It is standard procedure in many organizations to encrypt stored data, but it's important to ensure that backup data is also encrypted and stored separately from the decryption keys. (Not, for example, stored in encrypted form but alongside the keys in plaintext.) As well as encrypting data at rest, it's also important to ensure confidential data is encrypted in motion over your network to protect against database security threats.
Attackers can only get their hands on what is stored in a database, so ensure that you are not storing any confidential information that doesn't need to be there. Actively manage the data so you can delete any information that you don't need from the database. Data that must be retained for compliance or other purposes can be moved to more secure storage – perhaps offline -- which is less susceptible to database security threats.
In a similar vein, ensure you delete any history files (such as the MySQL history file ~/.mysql_history) that are written by a server during the original install procedure. While these files are useful to analyze if the install fails, if installation is successful they have no value to you but can contain information which is valuable to attackers.
You should aim for the least number of people possible to have access to the database. Administrators should have only the bare minimum privileges they need to do their job, and only during periods while they need access. For smaller organizations this may not be practical, but at the very least permissions should be managed using groups or roles rather than granted directly.
If yours is a larger organization, you should consider automating access management using access management software. This can provide authorized users with a temporary password with the privileges they require each time they need to access a database. It also logs the activities carried out during that period and prevents administrators from sharing passwords. While admins may find sharing passwords convenient, doing so makes proper database security and accountability almost impossible.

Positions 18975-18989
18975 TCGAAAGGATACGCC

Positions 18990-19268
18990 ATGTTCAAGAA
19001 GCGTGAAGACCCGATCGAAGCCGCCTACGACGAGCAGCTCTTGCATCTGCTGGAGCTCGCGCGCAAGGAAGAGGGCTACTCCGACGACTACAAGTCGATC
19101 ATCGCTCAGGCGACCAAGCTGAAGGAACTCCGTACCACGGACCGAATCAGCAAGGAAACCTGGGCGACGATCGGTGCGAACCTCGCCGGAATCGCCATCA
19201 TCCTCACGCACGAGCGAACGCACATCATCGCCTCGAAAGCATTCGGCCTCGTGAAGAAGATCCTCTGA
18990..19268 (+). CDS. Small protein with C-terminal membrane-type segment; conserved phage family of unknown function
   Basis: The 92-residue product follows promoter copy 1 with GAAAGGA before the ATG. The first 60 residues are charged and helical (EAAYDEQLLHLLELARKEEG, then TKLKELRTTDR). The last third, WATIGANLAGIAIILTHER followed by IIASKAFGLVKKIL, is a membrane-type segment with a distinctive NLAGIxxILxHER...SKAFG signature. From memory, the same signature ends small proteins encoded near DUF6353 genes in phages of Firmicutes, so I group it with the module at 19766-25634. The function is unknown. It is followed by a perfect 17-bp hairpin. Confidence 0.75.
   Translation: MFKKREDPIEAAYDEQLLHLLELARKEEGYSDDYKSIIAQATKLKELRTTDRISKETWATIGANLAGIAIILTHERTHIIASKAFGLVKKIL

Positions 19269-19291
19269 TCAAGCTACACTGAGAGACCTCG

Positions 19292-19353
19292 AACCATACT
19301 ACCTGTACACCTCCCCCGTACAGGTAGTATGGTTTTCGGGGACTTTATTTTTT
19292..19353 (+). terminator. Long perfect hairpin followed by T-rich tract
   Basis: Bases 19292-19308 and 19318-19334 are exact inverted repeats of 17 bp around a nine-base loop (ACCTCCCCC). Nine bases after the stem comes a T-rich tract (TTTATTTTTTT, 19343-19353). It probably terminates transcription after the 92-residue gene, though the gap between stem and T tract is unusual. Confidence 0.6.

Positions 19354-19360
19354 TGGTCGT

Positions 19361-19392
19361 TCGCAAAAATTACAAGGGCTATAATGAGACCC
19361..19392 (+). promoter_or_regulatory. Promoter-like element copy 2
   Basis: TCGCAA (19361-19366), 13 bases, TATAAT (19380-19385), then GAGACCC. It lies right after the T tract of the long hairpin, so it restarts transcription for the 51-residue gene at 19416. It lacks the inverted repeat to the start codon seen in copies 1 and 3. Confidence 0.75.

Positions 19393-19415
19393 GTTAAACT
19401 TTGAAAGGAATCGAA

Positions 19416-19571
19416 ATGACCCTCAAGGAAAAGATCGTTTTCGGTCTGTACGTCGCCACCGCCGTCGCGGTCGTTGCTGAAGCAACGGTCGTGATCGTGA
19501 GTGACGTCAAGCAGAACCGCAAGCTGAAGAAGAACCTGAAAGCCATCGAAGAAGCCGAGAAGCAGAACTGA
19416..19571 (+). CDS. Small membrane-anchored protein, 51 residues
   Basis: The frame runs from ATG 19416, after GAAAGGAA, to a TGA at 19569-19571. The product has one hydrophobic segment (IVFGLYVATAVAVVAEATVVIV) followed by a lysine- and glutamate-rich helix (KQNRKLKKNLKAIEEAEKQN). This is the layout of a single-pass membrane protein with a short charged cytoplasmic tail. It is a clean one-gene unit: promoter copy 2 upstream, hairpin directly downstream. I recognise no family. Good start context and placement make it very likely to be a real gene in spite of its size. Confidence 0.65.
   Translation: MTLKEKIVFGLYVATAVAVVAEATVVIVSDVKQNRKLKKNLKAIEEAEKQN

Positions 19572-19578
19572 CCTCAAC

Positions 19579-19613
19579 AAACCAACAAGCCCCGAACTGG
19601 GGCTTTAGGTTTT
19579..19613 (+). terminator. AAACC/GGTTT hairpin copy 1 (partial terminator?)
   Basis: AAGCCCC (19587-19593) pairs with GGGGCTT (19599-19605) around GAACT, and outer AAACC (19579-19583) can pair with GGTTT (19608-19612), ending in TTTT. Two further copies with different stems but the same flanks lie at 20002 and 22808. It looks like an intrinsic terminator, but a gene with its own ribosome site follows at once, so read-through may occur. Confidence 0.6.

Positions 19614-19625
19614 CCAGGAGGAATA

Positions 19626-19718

On top of this, it is wise to ensure standard account security procedures are followed:
- Strong passwords should be enforced
- Password hashes should be stored encrypted and salted
- Accounts should be locked after three or four login attempts
- A procedure should be put in place to ensure that accounts are deactivated when staff leave or move to different roles
This includes monitoring logins (and attempted logins) to the operating system and database and reviewing logs regularly to detect anomalous activity.
Effective monitoring should allow you to spot when an account has been compromised, when an employee is carrying out suspicious activities or when your database is under attack. It should also help you determine if users are sharing accounts, and alert you if accounts are created without your permission (for example, by a hacker).
Database activity monitoring (DAM) software can help with this by providing monitoring which is independent of native database logging and audit functions; it can also help monitor administrator activity.
Read about why it can be tough to get database security into IT budgets and how to fight SQL injection, the top database security vulnerability.
Paul Rubens has been covering enterprise technology for over 20 years. In that time he has written for leading UK and international publications including The Economist, The Times, Financial Times, the BBC, Computing and ServerWatch.